Tag : messaging

Keep Conversations Private with End-to-End Encryption Messaging


Messaging is one technological advance that most cannot live without. But most of us would like to rest assured that what we type will be for the eyes of the receiver only, and not a mysterious third party. Regardless of paranoia or worry about hacking, encryption is a sure fire way to protect messages as they leave your finger tips. End-to-end encryption ensures that only the sender and the recipient can read the message. The message is first encrypted on your phone, then sent, and decrypted on the receiving side. Telecom providers, government agencies, and the company that hosts the service itself, cannot read your messages. The provider couldn’t even hand over messages if subpoenaed, because the provider would not have the ability. Hackers that infiltrate the service platform still would not be able to read your encrypted messages.

This sounds almost too good to be true, and not all encryption services are created equal. Encrypted, does not imply end-to-end encryption. Services that encrypt messages between endpoints of transmission, means that conversations are stored encrypted on the platform’s servers, which is not entirely bad. However, since the platform encrypted them they can also decrypt them.

The best end-to-end encryption services on the market today are as follows:

Telegram – Has been around for a while now, which might aid with the biggest hang up on the app, inviting all your friends to join. This over-the-top service does not have the ubiquity of SMS messaging. The app does allow for individual messaging, group messaging for an unlimited number of users, or even public group messaging for a social network feel.

Signal – This is one of the easier applications to set up, automatically authenticating your phone number. It can be used as your default SMS application as well, eliminating hurdles found with over-the-top services. The color custimization for conversations helps with communication clarity, aka not sending the wrong text to the wrong conversation. In addition to private conversations and group conversations with unlimited users, this application also makes calls.

Wire – Wire is a cool alternative for the user that wants message encryption and creative license. The application allows for doodling, location sharing, image sending, and video recording. Despite the feature initiatives, the application doesn’t support some of the escalated group messaging features, and is best used for private one-on-one conversations.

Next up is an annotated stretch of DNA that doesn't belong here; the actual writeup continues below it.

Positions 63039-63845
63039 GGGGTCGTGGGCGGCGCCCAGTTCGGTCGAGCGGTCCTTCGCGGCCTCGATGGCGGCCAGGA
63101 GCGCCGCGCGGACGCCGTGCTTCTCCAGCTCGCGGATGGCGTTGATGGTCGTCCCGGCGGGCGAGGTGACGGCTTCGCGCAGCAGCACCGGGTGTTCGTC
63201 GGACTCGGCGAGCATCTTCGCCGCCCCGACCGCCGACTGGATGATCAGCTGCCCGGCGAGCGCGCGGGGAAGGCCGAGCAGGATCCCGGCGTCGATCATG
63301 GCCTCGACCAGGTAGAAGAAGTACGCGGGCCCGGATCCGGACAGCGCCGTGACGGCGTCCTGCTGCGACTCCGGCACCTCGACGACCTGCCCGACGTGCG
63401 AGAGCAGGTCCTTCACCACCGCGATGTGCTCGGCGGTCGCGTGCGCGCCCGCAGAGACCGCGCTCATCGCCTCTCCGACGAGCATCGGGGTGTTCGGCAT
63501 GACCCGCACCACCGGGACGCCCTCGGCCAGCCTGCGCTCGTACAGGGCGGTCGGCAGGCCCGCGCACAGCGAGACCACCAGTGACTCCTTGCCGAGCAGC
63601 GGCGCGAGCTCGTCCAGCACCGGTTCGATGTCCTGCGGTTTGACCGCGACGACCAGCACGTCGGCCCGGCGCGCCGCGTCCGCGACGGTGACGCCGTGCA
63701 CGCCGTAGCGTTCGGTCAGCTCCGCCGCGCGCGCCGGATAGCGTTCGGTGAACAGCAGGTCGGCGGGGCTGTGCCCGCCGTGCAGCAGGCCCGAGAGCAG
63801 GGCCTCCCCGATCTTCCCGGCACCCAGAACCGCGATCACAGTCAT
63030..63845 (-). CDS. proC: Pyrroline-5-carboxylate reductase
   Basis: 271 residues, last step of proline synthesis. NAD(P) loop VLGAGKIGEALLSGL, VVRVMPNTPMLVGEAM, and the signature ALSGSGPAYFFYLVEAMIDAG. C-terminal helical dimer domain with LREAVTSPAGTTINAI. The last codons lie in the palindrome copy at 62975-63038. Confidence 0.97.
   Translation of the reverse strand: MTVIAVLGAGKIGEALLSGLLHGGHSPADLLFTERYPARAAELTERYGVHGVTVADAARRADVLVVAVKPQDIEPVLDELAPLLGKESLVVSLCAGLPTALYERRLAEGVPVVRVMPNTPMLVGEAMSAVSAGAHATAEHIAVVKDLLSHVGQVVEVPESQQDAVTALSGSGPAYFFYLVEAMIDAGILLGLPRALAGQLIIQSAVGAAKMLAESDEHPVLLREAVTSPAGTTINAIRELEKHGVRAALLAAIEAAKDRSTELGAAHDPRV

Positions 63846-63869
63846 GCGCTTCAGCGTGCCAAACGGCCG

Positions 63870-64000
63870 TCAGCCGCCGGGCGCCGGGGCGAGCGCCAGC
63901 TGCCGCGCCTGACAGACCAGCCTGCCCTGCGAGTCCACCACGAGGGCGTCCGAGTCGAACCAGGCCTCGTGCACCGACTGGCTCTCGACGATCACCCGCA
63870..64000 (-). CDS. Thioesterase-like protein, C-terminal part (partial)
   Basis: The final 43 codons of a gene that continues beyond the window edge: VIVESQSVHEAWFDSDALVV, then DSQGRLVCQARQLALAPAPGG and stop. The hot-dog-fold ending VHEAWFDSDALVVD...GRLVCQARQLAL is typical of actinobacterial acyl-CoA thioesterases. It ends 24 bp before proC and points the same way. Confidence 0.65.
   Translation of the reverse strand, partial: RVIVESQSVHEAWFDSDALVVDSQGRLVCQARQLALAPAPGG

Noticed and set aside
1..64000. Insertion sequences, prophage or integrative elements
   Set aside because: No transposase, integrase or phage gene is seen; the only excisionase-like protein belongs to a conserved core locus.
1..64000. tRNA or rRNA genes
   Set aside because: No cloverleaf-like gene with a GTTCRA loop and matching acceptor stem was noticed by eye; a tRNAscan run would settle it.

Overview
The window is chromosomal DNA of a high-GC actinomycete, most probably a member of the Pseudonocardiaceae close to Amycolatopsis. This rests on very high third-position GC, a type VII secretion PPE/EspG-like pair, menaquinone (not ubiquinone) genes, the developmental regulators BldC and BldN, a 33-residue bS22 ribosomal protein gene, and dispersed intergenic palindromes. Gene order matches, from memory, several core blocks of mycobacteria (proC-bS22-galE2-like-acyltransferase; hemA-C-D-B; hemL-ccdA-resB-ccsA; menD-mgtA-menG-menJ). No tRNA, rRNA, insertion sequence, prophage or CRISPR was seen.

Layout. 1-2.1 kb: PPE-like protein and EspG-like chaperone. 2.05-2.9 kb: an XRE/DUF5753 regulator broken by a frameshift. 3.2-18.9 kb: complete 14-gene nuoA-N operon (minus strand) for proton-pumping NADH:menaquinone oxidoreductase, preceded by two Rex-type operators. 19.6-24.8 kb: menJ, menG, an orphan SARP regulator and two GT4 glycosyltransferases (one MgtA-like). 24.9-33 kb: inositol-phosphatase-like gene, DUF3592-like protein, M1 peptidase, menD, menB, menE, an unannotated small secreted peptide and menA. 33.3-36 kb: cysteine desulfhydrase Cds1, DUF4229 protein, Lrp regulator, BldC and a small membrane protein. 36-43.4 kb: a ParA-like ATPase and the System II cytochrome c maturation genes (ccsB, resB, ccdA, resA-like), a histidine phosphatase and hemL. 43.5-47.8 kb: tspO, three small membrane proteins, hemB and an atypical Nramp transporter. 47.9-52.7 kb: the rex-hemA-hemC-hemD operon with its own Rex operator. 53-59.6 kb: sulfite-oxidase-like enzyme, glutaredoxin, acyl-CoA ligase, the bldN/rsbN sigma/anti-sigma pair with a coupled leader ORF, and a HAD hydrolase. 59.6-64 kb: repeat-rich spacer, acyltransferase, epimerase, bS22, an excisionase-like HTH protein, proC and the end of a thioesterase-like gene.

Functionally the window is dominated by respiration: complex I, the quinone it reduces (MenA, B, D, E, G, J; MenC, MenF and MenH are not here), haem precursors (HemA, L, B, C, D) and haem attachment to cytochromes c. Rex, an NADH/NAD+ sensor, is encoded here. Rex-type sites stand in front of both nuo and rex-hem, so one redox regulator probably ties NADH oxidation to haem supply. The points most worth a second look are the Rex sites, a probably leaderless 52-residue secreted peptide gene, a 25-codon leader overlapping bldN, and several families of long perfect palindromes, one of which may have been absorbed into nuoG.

WhatsApp – By far the most popular, this application offers end-to-end encryption and the lure of over a billion users. Hopefully meaning less people you have to convince to install and use a different messaging service. The application is owned by Facebook, which just recently announced they would be using phone numbers and some other account information from  WhatsApp. Hmm. Despite worry, the application proves to be a user friendly messaging alternative.

If you would like to learn more about the information presented in this blog post please visit: www.networkworld.com

Google Apps not Quite Comparable to Exchange

Recently I was asked to perform a migration of a few users from their current Exchange Server 2003/2007 environment over to Google Apps.  Although the migration process was fairly simple to execute, users quickly found that there were a few things lacking in the Google Apps offering.

I had users that were accustomed to the collaboration features that were very easy in Exchange, like contact and calendar sharing, which are not so easily done in Google Apps.  Google Apps now provides an API to help accomplish contact sharing, however, I’m not a developer and neither are any of my users.  That being said, I don’t think this is a viable option for us.  The good news is that this API is relatively new, and maybe someone will develop something that is useful for sharing contacts – something that is easy for me and my users to implement.

The calendar sharing was much better, but also lacks an important function.  When using the Outlook plugin (which allows you to use Outlook as your Google Apps client), the only way for a user to see another user’s calendar would be to grant full access to the calendar being shared.  If the user does not have full access, they can only see free/busy information and not the appointments on the calendar.

As I said earlier, the migration process went really well, and there are several very good options for executing the migration.  However, my users leveraged the power of Outlook and Exchange were left a little disappointed with Google Apps.  If you have very simple email and calendaring needs, and are a smaller business operation, Google Apps may be just fine.  If you are looking for an alternative for your in-house Exchange server, you might be happier looking into Microsoft’s Hosted Exchange solution.